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Wearables change insurance

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The insurance industry is using the information gathered from wearable tech to reshape customer experience and deliver more personalised products and incentives to its clients.

Wearable computers are reshaping the customer experience in life insurance, enabling insurers to deliver more personalised products and incentives to consumers while helping their customers to lead healthier lives.

That’s according to Bryan McLachlan, Managing Director of ABSA Instant Life, one of the first life insurers in South Africa to leverage wearable technology in its life insurance products. He says life insurers are encouraging customers to adopt fitness wearables to monitor exercise, sleep and other health metrics. This, in turn, incentivises people to lead healthier lifestyles.

ABSA Instant Life’s FitLife Cover product offers customers a discount for simply wearing an activity and sleep tracking device. The company doesn’t use the data to penalise customers who show signs of unhealthy living; the goal is to get customers thinking about their health so that they can proactively change their habits.

“We find that customers start to exercise more and adopt better sleeping habits when they track their health using a fitness device,” says McLachlan. “As the technology matures, it will also be able to alert users about health issues such as the danger of a heart attack. In time, we could imagine life insurers, medical aid funds, health providers and other companies using this sort of data to coach customers about ways to reduce their health risks.”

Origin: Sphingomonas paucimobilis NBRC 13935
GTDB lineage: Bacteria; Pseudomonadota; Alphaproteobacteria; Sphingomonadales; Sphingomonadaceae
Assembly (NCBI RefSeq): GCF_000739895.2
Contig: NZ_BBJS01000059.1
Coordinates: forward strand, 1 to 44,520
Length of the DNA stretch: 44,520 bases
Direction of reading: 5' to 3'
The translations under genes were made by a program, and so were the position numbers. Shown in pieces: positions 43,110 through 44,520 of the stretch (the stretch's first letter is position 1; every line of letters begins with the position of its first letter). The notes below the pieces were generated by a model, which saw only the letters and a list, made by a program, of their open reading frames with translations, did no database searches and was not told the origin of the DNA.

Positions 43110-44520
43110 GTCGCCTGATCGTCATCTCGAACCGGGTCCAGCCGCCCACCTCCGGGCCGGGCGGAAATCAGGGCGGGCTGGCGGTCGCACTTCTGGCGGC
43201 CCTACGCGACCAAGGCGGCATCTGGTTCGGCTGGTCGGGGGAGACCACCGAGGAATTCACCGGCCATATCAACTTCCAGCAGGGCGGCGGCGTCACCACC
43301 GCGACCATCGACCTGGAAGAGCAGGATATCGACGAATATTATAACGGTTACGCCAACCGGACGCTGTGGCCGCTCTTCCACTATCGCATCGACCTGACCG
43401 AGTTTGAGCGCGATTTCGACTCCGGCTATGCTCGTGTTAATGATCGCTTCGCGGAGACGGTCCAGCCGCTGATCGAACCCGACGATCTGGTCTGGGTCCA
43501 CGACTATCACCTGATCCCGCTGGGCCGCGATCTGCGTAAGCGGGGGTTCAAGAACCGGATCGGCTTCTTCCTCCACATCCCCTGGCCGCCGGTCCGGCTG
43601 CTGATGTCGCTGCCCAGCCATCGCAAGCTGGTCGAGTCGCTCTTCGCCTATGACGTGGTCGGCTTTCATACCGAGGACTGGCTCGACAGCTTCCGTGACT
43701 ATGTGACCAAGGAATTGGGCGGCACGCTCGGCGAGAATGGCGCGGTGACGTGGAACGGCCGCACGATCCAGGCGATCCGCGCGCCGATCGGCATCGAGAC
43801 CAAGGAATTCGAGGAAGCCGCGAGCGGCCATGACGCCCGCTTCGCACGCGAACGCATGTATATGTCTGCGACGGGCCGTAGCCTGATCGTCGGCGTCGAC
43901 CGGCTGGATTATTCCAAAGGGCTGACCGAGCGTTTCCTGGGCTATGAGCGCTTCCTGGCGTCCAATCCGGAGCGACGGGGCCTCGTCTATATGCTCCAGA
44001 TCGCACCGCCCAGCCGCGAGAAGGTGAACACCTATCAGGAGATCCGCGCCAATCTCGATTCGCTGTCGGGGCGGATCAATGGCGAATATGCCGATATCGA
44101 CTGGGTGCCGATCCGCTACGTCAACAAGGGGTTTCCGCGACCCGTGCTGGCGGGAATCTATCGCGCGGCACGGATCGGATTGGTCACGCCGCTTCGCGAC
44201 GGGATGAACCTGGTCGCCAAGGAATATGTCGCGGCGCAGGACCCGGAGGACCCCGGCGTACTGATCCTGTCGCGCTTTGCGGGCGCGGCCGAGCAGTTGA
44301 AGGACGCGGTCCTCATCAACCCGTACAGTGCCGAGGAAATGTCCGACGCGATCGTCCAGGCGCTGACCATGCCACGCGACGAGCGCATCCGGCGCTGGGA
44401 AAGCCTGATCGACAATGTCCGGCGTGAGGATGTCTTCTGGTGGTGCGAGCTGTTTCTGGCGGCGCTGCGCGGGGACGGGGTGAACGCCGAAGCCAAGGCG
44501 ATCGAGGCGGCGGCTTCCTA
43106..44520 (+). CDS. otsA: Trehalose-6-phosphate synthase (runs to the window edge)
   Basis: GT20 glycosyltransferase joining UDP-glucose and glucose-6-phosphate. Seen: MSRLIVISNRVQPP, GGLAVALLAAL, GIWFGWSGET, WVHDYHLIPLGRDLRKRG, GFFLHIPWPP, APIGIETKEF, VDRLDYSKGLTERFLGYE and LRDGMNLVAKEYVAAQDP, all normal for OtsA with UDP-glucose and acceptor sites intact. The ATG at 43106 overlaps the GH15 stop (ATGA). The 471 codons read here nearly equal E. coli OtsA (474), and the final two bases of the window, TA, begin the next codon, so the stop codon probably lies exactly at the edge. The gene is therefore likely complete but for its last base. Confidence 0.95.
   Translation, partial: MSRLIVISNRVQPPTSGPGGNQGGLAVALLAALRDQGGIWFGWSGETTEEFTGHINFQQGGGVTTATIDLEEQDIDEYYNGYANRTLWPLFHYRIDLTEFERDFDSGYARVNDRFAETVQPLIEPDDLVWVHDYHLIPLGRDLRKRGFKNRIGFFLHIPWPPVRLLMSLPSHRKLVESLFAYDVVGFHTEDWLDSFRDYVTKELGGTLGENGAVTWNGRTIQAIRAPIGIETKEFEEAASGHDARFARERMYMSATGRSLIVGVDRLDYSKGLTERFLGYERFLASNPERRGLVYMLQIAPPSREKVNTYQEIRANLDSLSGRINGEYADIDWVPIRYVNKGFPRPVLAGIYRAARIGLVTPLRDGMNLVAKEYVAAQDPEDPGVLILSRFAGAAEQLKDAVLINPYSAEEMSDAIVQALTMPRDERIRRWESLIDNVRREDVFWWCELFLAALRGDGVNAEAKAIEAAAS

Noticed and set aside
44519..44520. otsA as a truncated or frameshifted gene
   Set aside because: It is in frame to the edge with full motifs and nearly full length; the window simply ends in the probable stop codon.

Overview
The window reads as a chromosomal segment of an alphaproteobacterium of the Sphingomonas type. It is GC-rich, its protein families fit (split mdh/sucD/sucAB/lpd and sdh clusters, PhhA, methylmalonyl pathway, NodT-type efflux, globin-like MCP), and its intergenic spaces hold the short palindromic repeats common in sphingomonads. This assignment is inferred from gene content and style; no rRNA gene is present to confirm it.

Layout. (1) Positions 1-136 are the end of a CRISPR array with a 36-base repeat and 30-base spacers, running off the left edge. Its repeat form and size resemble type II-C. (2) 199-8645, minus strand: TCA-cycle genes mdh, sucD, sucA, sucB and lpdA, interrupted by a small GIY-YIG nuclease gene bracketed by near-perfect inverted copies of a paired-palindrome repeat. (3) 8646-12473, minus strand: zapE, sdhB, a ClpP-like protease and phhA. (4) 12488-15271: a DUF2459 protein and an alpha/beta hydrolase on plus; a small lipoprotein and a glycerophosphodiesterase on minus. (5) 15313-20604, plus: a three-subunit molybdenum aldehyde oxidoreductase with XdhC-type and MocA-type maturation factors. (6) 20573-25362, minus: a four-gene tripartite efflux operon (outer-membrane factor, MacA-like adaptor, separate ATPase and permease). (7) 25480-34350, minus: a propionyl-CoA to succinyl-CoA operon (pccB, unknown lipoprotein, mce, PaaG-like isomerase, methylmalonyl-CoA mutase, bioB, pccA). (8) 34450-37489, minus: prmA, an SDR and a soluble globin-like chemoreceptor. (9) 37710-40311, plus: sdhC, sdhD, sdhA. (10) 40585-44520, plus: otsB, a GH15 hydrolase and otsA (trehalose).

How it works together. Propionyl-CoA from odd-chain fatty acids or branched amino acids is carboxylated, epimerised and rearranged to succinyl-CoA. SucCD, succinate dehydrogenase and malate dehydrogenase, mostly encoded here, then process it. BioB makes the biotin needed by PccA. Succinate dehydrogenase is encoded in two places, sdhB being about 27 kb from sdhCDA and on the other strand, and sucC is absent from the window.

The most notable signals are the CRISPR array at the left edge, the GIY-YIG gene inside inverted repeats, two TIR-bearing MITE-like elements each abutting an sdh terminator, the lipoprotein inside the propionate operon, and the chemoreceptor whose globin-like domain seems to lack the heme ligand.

Collecting big data

For the life insurer, the promise of fitness wearables is about collecting big data so that it can begin to model risk more accurately and better understand consumer behaviour, McLachlan says.

The key to making customers more comfortable with sharing their fitness and health data will be using this information in a fair, transparent and ethical manner, and following good practices in data privacy and protection.  Life insurers will be able to put this data to work to create better products that are more tailored to the needs of different customer segments.